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Core Themes: Equality

Socialists regard equality as a fundemental value, and in particular, endorse social and class equality. Despite shifts within social democracy to a more liberal belief in equality, social equality whether it is relative (social democracy) or absolute (communist), has been seen as essential to ensure social cohesion and fraternity, establishing justice or equity and enlarging freedom in a more positive sense.

There is a strong belief in egalitarianism, largely distributive egalitarianism for the re-distribution of wealth, by which labour and production is commonly owned.

For Marxists, the idea of equality of opportunity is a con and signals the survival of the fittest, therefore they promote absolute equality. Social democrats regard absolute equality as unobtainable in a modern world, therefore promote relative equality or political equality in order to have equal rights. This view is also shared by modern liberals.

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Core Themes: Community

At the heart of socialism, is a belief of a unifying vision of human beings a social creatures, capable on drawing on the power of the community rather than stressing individualism. John Dunne said 'No man is an island'.

Socialists believe that human nature is plastic, moulded by the experiences and circumstances of social life, upbringing and education. Communal thinking therefore dominates socialist belief as it illustrates how a society shoul be run and that individuals should be nurtured in order to accomplish goals and achieve.

Socialists draw on the idea of fraternity and the bonds of brotherhood and sympathy which collectivise the thoughts of everyone. It is an inherently positive look on human nature and believes that we are perfectable.

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Core Themes: Co-operation

As human beings are social animals, then the nature betwen humans is through co-operation, altruism and care for the common man. Competition is corrupting and divides society and asks humans to deny their social heritage rather than embrace it. Co-operation makes moral and economic sense when it comes to providing for the community.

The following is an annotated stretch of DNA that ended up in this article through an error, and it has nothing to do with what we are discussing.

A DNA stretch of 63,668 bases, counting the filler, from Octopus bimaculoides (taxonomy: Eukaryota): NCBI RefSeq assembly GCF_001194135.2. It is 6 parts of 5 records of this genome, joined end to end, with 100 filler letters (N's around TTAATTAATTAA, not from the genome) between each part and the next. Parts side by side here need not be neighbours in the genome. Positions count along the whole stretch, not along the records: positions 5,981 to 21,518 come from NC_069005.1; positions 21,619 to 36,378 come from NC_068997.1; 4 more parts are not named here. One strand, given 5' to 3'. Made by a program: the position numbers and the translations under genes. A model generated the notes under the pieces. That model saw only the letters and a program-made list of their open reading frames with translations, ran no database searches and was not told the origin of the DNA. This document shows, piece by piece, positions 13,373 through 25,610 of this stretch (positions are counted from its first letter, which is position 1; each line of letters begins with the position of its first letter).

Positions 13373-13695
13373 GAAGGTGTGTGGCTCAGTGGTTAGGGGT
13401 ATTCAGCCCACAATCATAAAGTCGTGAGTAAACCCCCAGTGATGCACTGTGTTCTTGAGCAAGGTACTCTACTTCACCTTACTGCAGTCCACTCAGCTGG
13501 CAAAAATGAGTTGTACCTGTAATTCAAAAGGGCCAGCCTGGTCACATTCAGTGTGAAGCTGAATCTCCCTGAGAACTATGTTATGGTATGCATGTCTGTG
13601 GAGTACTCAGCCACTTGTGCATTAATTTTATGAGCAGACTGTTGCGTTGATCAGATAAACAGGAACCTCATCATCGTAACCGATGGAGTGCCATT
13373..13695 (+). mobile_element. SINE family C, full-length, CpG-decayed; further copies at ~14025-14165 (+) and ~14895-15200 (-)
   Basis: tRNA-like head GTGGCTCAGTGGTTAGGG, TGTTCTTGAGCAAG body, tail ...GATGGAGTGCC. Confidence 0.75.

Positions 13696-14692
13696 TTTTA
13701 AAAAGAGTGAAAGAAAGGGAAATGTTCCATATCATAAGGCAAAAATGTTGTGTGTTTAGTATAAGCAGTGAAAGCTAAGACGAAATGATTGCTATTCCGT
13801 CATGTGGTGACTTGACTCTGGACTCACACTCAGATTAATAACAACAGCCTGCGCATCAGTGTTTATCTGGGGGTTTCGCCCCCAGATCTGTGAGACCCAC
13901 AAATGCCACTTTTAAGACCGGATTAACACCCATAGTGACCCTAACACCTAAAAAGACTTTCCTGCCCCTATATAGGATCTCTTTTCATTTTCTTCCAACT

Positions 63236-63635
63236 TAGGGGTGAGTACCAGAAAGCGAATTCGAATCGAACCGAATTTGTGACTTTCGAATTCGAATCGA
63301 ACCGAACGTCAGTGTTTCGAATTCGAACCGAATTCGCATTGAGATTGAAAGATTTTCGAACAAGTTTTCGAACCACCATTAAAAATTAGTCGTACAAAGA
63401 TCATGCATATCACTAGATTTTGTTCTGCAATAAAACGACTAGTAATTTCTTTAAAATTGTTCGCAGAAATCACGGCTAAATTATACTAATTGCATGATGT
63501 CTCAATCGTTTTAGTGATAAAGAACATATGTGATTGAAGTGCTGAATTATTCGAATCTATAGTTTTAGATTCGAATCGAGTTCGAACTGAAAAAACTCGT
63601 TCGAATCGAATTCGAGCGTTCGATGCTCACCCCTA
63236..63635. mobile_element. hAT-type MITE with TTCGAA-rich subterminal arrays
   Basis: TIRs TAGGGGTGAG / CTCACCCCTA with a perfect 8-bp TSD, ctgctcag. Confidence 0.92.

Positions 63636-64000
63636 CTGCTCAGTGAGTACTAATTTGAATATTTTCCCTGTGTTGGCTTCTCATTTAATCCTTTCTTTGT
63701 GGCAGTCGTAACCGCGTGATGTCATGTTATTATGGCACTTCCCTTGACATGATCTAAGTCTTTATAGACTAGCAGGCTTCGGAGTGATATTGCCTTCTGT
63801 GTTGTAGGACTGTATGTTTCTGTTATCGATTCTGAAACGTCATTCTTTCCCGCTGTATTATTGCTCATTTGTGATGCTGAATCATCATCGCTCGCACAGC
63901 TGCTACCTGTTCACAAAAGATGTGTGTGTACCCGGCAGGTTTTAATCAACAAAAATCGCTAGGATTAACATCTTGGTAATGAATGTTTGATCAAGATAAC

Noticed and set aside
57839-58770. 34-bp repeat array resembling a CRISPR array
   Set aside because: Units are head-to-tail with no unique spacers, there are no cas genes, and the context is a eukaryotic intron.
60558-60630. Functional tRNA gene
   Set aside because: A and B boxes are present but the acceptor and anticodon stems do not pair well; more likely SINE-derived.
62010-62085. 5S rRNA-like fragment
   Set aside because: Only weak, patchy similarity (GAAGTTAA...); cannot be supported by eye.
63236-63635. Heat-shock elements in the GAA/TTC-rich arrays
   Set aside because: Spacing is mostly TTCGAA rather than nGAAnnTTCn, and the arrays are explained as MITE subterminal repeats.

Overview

In theory, capitalism should provide for those who work hard and benefits the individual, however socialists believe that capitalism plays on the idea of competition.

According to Kropotkin, humans have survived due to their capacity for mutual aid and that they are motivated by moral incentives, not like capitalists who argue for the motivation by material incentive.

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Core Themes: Common Ownership

A main reason why socialists disagree with competition and inequality is due to the institution of private property, meaning personal wealth or capital. Private property, according to socialists, should be abolished and all wealth should be produced for the community.

Socialists see private property as morally corrupting and goes against the values of the community.

If private property were to be abolished, as Marx and Engels envisaged, a classless society would form as communism would entail instead of the system of capitalism. Examples of common ownership include the nationalisation of utilities by Atlee, and state socialism under Stalin.

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Core Themes: Class Politics

Socialists have always regarded the social class system as vital in order to show social-political change. The idea of social class fall in line with a believe in community and that humans will naturally work together hence a class-based society.

In Marxist terms, the social class has always been a roadblock in the road to a stateless society. In order to create a classless society, you must mitigate the bonds between the proletariat and bourgeoisie.

Social democrats have always defined social class in terms of income and status differences between manual and non-manual workers. For social democrats the abolishment of the class system comes from improving relations between the working class and middle class.

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